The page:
Elsewhere we see that the mixed multitude that came out of Egypt with the Israelites were suppose to observe the Sabbath (as long as they were with the Israelites).

Exodus 20:10

The seventh day is the Sabbath of the LORD your God. In it you shall do no work: you, nor your son, nor your daughter, nor your manservant, nor your maidservant, nor your cattle, nor the stranger who is within your gates.

Yet, a Gentile was forbidden to eat the Passover lamb unless he WAS circumcised.

Exodus 12:43

No outsider shall eat it. But every man’s servant who is bought for money, when you have circumcised him, then he may eat it. A sojourner and a hired servant shall not eat it. … When a stranger sojourns with you and wants to keep the Passover to the LORD, let all his males be circumcised, and then let him come near and keep it; and he shall be as a native of the land. For no uncircumcised person shall eat it.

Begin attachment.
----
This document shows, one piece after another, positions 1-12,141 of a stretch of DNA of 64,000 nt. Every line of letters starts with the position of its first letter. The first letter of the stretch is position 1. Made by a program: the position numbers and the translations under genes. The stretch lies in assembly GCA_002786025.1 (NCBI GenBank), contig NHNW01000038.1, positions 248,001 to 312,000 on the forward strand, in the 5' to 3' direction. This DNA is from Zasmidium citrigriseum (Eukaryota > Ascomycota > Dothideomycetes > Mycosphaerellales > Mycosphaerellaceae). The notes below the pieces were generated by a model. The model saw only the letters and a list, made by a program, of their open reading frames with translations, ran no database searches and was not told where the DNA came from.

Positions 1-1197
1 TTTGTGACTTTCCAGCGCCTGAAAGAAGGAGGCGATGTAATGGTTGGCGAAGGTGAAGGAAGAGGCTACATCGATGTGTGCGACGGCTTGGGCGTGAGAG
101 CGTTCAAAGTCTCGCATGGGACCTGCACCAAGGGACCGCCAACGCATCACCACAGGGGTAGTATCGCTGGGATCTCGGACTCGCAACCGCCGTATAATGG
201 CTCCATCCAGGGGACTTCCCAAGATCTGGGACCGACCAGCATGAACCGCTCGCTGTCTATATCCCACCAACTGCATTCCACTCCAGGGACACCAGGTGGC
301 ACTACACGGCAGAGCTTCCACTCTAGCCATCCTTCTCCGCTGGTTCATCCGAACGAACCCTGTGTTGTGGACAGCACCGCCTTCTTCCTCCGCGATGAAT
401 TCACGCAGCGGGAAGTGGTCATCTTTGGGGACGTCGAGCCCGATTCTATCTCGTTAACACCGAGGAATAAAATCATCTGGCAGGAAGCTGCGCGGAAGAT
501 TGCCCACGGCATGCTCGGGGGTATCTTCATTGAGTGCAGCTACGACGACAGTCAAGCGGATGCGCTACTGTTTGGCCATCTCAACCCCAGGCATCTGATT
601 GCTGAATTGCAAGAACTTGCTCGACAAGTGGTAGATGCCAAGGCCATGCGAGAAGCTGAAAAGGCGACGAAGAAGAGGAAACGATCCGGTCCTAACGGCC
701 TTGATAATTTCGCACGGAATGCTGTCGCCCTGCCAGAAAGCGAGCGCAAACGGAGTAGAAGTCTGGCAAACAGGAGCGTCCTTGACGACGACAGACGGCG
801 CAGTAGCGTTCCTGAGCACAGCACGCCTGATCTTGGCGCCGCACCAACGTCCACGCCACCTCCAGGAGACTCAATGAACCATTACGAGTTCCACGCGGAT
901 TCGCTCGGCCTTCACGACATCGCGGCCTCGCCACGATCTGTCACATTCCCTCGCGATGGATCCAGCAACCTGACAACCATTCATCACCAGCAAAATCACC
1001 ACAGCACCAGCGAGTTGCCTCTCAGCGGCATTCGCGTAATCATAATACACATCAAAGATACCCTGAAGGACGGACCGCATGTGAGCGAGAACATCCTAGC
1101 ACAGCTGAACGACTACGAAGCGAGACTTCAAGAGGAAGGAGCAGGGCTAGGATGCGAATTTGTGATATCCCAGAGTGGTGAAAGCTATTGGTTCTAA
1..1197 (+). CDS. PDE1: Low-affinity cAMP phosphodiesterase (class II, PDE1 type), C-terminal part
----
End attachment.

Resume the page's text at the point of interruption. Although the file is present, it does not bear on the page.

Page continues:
This may explain why Paul seems to institute a new observance, different from a traditional Passover seder, (1Cor. 11:17) for the Gentile believers.

A New Religion

As Christianity began to grow among the Gentiles, however, a new religion emerged.  This was never the intention of the early followers of "the Way".  What was NOT holy became holy, and what was holy lost it's holiness.

This leaves us with some hard questions to answer.  If all Christians have the Bible as their sacred text, it would seem to follow that the days which are observed should be those found in the Bible rather than days created in honor of pagan deities.

It would also seem wise to not ONLY look into our observances, but also some of the basic themes and beliefs that developed early in Christian history.  If Christian holidays come from paganism, where do basic beliefs like salvation come from?